HONORARY DOCTOR 2016. Paul Blanc, a newly appointed honorary doctor at Sahlgrenska Academy, is not only a leading researcher in occupational medicine, but also in the history of the field. In his lecture at the Arvid Carlsson Lecture Hall, he described how, for 150 years, the rayon industry clearly prioritized profit over people in the production of viscose.
In a few weeks, Paul Blanc’s new book will be published on the occupational medical history of artificial silk, commonly known as rayon or viscose. Viscose is made of cotton or cellulose. It is a cheap material that also has many areas of use—it is used in both the rubber and textile industries and is the base of synthetic sponges, sausage casing, and cellophane. But the manufacturing process is hazardous to humans. Specifically, the process involves a solvent called carbon disulfide, which is toxic and affects the nervous system. Exposure to the substance can lead to Parkinson’s disease, blindness, and serious mental illness, and increase the risk of cardiovascular disease.
Paul Blanc described how it has long been known that carbon disulfide is toxic to humans, but manufacturers concealed the information. “The history of artificial silk production is one of the clearest examples around of how industry can prioritize profit over human health,” concluded our new honorary doctor during his lecture.
Mental health epidemics at factories
The chemical substance carbon disulfide was created in the eighteenth century and became an important solvent for the rubber industry in the nineteenth century. During industrialism, individual doctors reported early on about the toxicity of the substance to people, due to the high occurrence of serious mental illness—including hallucinations and suicide—among factory workers. The first cases were described in medical journals in the early twentieth century, first at a factory in Philadelphia and then from a facility outside of Moscow. However, these reports led nowhere. Factory owners dismissed them, maintaining that the problems were overstated or that they had already addressed shortcomings at their facilities.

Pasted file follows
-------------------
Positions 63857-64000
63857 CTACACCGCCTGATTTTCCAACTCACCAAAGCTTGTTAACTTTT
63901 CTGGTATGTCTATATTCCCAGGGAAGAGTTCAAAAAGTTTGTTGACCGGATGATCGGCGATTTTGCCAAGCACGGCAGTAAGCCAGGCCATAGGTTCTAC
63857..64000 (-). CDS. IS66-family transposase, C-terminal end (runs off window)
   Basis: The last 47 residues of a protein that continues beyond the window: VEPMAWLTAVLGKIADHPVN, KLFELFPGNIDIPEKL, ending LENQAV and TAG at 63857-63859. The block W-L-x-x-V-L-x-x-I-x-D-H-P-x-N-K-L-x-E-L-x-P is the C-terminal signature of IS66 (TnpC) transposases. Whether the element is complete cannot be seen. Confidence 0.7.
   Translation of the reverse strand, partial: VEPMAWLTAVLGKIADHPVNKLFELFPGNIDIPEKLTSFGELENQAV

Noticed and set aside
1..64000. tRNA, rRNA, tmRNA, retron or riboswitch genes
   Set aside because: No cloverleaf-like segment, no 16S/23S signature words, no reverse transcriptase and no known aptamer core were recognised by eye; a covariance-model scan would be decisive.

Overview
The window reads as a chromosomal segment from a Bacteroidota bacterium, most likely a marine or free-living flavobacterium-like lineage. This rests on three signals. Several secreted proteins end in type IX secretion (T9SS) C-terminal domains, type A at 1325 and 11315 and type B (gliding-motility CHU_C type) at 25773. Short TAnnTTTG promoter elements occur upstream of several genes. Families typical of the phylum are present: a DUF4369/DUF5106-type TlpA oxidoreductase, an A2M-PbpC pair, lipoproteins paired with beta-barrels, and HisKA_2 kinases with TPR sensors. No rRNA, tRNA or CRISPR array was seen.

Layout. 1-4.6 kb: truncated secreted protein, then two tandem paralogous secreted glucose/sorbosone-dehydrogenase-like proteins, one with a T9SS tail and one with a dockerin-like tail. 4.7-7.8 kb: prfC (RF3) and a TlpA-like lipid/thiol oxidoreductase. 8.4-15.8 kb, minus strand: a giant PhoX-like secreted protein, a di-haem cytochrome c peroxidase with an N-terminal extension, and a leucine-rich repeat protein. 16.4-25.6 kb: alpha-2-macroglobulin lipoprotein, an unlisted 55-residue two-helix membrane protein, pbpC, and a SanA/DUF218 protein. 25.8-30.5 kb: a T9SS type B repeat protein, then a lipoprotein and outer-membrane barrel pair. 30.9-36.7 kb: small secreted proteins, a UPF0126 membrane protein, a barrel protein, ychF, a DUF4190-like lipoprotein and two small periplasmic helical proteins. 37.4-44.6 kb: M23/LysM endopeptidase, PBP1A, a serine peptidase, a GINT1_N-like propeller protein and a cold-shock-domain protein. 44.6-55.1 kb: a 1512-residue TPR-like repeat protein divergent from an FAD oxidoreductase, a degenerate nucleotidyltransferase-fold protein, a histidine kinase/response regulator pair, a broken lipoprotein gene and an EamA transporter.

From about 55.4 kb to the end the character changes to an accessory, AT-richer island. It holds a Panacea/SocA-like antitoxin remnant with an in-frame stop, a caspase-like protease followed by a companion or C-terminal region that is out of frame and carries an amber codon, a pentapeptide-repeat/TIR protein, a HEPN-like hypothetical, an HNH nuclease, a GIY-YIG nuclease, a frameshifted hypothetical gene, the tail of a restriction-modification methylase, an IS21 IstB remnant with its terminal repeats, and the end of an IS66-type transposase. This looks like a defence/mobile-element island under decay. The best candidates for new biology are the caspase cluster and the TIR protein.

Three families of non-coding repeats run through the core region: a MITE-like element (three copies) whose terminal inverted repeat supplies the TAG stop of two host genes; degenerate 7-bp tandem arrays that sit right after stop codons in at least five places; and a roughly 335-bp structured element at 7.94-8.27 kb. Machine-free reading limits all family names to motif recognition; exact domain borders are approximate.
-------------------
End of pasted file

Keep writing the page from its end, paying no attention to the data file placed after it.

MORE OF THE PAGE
The name “Rayon” was registered in 1925, and the textile became an important symbol of the Art Deco period. The material was produced by multinational companies that were not interested in studying the risks to which they exposed their workers. Paul Blanc mentioned Dr. Alice Hamilton, who stated her concerns about carbon disulfide in several publications. In her memoires, she talks about being contacted by a nurse at a large factory where a widespread epidemic of mental illness had broken out among the workers. Despite several inquiries, Dr. Hamilton was not allowed to visit the facility.
During World War II, viscose played an important role both as a cheap textile for armies and in the production of aircraft tires and other war materials. In Germany, Jews were used as slaves in rayon factories, where they worked without gloves until they became blind. “The yellow stars that Jews were forced to wear were also made of a textile blended with rayon,” said Paul Blanc.
In the second half of the twentieth century, all European factories that manufactured rayon and viscose closed. In recent years, the material has started to be re-launched as a green alternative because it is made of cellulose fibers, which are a renewable material. But the production process often still requires the use of carbon disulfide and manufacturers are still quiet about its hazardous health effects.
Paul Blanc is a professor at the University of California, San Francisco (UCSF). He is leading several major epidemiologic studies about how airways are affected by factors at work and in the environment. The host of Paul Blanc’s honorary doctorate is Professor Kjell Torén.
In conjunction with the doctoral conferment, Paul Blanc gave a lecture on October 20, which began with a celebration breakfast at the Arvid Carlsson Lecture Hall.
To read more about the partnership between the University of Gothenburg and Paul Blanc and his significance in occupational medical research at Sahlgrenska Academy here: http://www.akademiliv.se/2016/05/33786/